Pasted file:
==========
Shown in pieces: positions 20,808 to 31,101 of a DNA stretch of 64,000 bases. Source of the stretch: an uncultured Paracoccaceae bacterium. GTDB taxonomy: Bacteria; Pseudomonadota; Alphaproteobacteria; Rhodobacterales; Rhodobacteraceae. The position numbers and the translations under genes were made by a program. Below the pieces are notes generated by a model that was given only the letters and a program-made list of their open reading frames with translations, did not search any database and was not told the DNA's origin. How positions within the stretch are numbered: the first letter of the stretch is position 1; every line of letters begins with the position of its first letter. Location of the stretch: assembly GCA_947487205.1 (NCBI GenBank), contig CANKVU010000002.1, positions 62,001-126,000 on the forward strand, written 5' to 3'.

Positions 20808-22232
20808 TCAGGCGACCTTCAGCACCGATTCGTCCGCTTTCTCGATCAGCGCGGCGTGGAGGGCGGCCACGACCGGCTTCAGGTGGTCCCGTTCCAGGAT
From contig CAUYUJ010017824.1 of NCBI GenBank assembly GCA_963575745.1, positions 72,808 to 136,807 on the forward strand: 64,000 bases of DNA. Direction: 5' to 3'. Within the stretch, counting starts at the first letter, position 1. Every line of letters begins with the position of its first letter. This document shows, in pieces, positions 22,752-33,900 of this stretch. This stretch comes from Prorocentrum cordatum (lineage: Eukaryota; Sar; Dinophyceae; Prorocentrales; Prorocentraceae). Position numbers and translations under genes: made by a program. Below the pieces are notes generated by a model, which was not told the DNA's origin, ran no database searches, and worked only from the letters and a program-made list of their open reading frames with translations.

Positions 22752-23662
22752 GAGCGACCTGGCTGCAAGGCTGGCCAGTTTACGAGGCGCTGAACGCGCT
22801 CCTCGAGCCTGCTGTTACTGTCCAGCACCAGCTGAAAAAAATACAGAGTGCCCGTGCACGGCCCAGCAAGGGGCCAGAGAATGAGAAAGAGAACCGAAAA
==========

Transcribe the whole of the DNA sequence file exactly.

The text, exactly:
Shown in pieces: positions 20,808 to 31,101 of a DNA stretch of 64,000 bases. Source of the stretch: an uncultured Paracoccaceae bacterium. GTDB taxonomy: Bacteria; Pseudomonadota; Alphaproteobacteria; Rhodobacterales; Rhodobacteraceae. The position numbers and the translations under genes were made by a program. Below the pieces are notes generated by a model that was given only the letters and a program-made list of their open reading frames with translations, did not search any database and was not told the DNA's origin. How positions within the stretch are numbered: the first letter of the stretch is position 1; every line of letters begins with the position of its first letter. Location of the stretch: assembly GCA_947487205.1 (NCBI GenBank), contig CANKVU010000002.1, positions 62,001-126,000 on the forward strand, written 5' to 3'.

Positions 20808-22232
20808 TCAGGCGACCTTCAGCACCGATTCGTCCGCTTTCTCGATCAGCGCGGCGTGGAGGGCGGCCACGACCGGCTTCAGGTGGTCCCGTTCCAGGAT
From contig CAUYUJ010017824.1 of NCBI GenBank assembly GCA_963575745.1, positions 72,808 to 136,807 on the forward strand: 64,000 bases of DNA. Direction: 5' to 3'. Within the stretch, counting starts at the first letter, position 1. Every line of letters begins with the position of its first letter. This document shows, in pieces, positions 22,752-33,900 of this stretch. This stretch comes from Prorocentrum cordatum (lineage: Eukaryota; Sar; Dinophyceae; Prorocentrales; Prorocentraceae). Position numbers and translations under genes: made by a program. Below the pieces are notes generated by a model, which was not told the DNA's origin, ran no database searches, and worked only from the letters and a program-made list of their open reading frames with translations.

Positions 22752-23662
22752 GAGCGACCTGGCTGCAAGGCTGGCCAGTTTACGAGGCGCTGAACGCGCT
22801 CCTCGAGCCTGCTGTTACTGTCCAGCACCAGCTGAAAAAAATACAGAGTGCCCGTGCACGGCCCAGCAAGGGGCCAGAGAATGAGAAAGAGAACCGAAAA